Divertimento for Strings
Violin Concerto in A, K219
Rondo in C for Violin and Orchestra, K373
String Quintet in F – Adagio [arr. Skrowaczewski]
Symphony No.29 in A, K201
Nicola Benedetti (violin)
Reviewed by: Gregor Tassie
Reviewed: 15 March, 2015
Venue: Usher Hall, Edinburgh, Scotland
Sunday afternoons in Edinburgh have been a tricky venture for music promoters because of the traditions of observing the Sabbath in the Scottish capital, yet the City Council has been hosting international orchestras for several years and invariably been hugely successful. On this occasion the visitors were Camerata Salzburg with Nicola Benedetti. Founded by Bernhard Paumgartner, Camerata Salzburg has collaborated with such as Géza Anda, Sándor Végh and Leonidas Kavakos, both in Austria and on extensive tours.
Under Ben Gernon (sadly there was no biography in the programme), at once we heard Bartók’s Divertimento in its bracing gypsy style given with virtuosity and gripping intensity. In the slow movement, we heard music of the night, like a drone and a bizarre nightmare of the soul; a reminder that this was written when the shadow of World War Two hung over Europe. The finale was bright and breezy, in folk spirit, with thrilling changes of tempo before the witty finish that is worthy of Haydn.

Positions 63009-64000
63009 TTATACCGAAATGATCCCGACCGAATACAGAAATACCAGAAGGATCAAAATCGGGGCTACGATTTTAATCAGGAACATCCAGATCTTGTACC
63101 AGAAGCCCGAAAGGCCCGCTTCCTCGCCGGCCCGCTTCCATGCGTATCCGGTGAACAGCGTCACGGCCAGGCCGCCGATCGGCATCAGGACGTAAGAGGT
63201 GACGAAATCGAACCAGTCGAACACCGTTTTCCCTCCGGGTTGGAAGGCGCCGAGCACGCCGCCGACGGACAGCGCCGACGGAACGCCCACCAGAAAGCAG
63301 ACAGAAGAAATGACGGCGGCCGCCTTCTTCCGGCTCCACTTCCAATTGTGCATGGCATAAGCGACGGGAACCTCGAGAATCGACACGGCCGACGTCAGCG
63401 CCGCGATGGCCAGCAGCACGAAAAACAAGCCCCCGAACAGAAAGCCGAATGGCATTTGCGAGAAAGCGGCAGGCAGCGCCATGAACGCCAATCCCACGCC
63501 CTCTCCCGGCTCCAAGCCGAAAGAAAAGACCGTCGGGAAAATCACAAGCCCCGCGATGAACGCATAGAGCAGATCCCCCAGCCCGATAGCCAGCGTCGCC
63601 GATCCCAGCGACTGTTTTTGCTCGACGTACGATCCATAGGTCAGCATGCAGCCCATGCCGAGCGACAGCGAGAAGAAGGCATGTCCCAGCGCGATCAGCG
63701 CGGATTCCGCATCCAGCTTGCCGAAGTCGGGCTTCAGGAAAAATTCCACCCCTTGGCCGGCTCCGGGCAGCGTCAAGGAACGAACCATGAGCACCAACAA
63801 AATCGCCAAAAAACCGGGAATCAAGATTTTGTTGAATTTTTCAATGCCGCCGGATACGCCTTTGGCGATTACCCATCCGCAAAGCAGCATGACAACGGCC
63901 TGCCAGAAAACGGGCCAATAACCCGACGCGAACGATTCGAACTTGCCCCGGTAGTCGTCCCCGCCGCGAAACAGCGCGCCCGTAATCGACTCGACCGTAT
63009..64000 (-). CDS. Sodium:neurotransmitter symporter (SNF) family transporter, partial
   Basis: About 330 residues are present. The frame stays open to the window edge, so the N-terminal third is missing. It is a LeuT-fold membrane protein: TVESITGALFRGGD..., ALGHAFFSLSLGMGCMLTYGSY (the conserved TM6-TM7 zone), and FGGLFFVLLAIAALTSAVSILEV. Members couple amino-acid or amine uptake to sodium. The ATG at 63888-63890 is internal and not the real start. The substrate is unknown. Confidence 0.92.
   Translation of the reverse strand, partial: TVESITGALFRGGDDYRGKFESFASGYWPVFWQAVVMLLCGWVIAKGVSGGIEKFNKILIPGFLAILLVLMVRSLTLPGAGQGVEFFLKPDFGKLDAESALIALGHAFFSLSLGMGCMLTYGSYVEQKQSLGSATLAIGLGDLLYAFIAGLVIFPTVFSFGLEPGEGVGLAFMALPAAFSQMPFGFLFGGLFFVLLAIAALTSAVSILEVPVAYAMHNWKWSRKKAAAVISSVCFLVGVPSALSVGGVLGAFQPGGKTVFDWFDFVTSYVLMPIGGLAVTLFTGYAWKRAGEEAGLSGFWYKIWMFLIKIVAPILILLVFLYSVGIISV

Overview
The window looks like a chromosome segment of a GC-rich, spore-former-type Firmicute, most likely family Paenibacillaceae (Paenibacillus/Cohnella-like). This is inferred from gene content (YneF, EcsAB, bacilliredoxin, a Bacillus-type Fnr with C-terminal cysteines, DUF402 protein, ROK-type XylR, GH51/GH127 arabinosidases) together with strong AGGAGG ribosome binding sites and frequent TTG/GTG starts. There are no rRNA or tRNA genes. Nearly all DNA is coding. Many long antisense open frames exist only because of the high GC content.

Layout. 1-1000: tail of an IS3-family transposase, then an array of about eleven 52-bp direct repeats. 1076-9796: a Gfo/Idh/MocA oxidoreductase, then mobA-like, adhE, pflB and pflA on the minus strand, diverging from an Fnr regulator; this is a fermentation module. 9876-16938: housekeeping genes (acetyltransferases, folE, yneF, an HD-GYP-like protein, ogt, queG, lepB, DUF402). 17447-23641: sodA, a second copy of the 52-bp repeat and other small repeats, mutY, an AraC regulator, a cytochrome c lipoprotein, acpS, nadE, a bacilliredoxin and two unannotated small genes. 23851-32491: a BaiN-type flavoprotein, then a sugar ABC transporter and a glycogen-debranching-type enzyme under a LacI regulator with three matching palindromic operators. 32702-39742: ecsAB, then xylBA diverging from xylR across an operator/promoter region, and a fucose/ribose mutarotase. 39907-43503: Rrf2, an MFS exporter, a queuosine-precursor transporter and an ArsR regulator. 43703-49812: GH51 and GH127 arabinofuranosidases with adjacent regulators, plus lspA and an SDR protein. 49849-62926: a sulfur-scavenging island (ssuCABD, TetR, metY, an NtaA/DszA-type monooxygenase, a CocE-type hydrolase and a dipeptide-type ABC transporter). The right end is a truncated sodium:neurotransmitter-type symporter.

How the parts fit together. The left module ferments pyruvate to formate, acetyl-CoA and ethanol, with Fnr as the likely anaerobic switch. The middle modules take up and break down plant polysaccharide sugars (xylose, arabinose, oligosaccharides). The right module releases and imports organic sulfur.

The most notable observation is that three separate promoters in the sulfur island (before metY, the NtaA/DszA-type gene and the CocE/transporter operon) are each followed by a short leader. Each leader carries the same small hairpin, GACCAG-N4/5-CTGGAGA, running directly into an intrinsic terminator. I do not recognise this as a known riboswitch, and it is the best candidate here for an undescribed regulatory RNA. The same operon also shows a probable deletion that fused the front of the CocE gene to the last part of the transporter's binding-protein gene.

Nicola Benedetti’s account of Mozart was perky, classically refined and beautifully played with a great cadenza. The slow movement witnessed sublime interplay between her and the ensemble, before ending with an exuberant finale. In the stand-alone Rondo, there was some felicitous play from her and she added an encore.
In Bruckner’s Adagio (from his String Quintet, as arranged by Stanisław Skrowaczewski), one felt a deficiency of gravity as found in this composer’s great Symphonies. The Adagio is more an elegy heavenly and dreamlike, quite masterly in its complex polyphony, and we marvelled at the performance.
In the Mozart Symphony, one could sense the feeling of nature and wonderment through the rhythms and bright colours. Under Gernon’s enthusiastic direction, there were exciting dynamic fluctuations. The slow movement was graceful and, following a gutsy Minuet, the finale was effervescent and intoxicating. For the Bartók and Bruckner in particular, this concert was doubly worth it.